12. 29. Launch Control Center, view looking in, alert crew mannequin ...

    Library of Congress Historic Buildings Survey, Historic Engineering Record, Historic Landscapes Survey

    29. Launch Control Center, view looking in, alert crew mannequin at end of Launch Control Center. Lyon - Whiteman Air Force Base, Oscar O-1 Minuteman Missile Alert Facility, Southeast corner of Twelfth & Vendenberg Avenues, Knob Noster, Johnson County, MO

  13. 1. LOOKING SOUTH TO THE CONTROL CENTER FROM THE EAST ...

    Library of Congress Historic Buildings Survey, Historic Engineering Record, Historic Landscapes Survey

    1. LOOKING SOUTH TO THE CONTROL CENTER FROM THE EAST SIDE OF TEST STAND 1-A. - Edwards Air Force Base, Air Force Rocket Propulsion Laboratory, Control Center, Test Area 1-115, near Altair & Saturn Boulevards, Boron, Kern County, CA

  14. 4. INTERIOR, EAGLE ROCK CONTROL CENTER. NOTE MAP ON WALL ...

    Library of Congress Historic Buildings Survey, Historic Engineering Record, Historic Landscapes Survey

    4. INTERIOR, EAGLE ROCK CONTROL CENTER. NOTE MAP ON WALL SHOWING POWER AND WATER LINES, LOCATIONS OF ALL AQUEDUCT FACILITIES IN AREA, INCLUDING COLORADO RIVER AQUEDUCT SYSTEM. - Eagle Rock Operations Control Center, Pasadena, Los Angeles County, CA

  15. Well-balanced high-order centered schemes on unstructured meshes for shallow water equations with fixed and mobile bed

    NASA Astrophysics Data System (ADS)

    Canestrelli, Alberto; Dumbser, Michael; Siviglia, Annunziato; Toro, Eleuterio F.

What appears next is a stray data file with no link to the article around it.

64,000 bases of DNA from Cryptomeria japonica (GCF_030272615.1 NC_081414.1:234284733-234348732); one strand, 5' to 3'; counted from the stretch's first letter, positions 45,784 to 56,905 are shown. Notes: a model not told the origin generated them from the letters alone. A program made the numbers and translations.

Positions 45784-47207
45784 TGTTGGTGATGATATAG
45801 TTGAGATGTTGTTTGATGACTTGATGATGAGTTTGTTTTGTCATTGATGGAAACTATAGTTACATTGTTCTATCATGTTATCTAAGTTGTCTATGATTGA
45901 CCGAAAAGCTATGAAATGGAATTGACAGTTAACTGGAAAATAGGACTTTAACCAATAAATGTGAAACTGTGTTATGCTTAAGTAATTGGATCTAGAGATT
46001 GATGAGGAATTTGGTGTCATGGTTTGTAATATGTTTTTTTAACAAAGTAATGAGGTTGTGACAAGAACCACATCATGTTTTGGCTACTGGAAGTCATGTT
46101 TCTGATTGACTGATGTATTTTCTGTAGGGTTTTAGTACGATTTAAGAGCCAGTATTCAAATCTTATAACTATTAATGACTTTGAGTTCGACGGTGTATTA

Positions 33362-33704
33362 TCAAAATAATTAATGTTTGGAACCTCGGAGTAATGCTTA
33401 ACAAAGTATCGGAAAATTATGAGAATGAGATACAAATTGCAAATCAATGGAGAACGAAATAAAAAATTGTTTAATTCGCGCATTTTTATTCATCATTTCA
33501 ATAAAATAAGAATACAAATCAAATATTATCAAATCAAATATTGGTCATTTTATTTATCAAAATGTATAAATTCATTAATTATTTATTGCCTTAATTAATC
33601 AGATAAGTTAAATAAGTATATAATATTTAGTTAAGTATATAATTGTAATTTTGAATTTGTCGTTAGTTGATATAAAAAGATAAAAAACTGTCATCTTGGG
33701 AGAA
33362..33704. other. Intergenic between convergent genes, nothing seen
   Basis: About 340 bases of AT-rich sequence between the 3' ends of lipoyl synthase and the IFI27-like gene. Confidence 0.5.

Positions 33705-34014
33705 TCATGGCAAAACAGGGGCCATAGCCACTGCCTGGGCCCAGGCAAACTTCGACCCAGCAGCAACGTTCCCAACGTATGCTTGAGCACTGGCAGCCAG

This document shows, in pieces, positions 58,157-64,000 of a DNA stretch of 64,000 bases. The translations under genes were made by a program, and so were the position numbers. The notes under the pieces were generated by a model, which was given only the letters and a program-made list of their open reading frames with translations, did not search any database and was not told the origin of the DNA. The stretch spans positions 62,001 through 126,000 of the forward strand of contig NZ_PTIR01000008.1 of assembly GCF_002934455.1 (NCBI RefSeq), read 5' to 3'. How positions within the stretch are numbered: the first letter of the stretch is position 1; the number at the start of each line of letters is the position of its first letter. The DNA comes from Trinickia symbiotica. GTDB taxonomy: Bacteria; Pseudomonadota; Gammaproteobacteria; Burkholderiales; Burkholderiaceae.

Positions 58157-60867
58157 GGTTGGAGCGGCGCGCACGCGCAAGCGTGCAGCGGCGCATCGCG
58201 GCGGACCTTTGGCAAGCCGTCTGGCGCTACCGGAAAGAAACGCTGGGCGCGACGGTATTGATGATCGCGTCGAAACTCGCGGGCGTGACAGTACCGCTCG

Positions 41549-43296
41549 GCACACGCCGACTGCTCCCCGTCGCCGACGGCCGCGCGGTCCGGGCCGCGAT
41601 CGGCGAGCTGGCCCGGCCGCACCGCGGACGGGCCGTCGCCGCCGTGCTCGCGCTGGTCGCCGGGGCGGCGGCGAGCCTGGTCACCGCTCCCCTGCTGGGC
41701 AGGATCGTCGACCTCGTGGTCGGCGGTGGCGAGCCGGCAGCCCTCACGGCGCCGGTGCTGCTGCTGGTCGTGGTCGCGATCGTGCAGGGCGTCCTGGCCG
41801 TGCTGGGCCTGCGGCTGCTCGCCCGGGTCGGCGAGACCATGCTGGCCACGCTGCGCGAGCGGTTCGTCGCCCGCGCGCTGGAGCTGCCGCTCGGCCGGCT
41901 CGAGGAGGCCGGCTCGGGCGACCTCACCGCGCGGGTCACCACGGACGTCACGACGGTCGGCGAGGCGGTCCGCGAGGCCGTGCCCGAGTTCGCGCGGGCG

2010-03-01

    In this paper, we study the numerical approximation of the two-dimensional morphodynamic model governed by the shallow water equations and bed-load transport following a coupled solution strategy. The resulting system of governing equations contains non-conservative products and it is solved simultaneously within each time step. The numerical solution is obtained using a new high-order accurate centered scheme of the finite volume type on unstructured meshes, which is an extension of the one-dimensional PRICE-C scheme recently proposed in Canestrelli et al. (2009) [5]. The resulting first-order accurate centered method is then extended to high order of accuracy in space via a high order WENO reconstruction technique and in time via a local continuous space-time Galerkin predictor method. The scheme is applied to the shallow water equations and the well-balanced properties of the method are investigated. Finally, we apply the new scheme to different test cases with both fixed and movable bed. An attractive future of the proposed method is that it is particularly suitable for engineering applications since it allows practitioners to adopt the most suitable sediment transport formula which better fits the field data.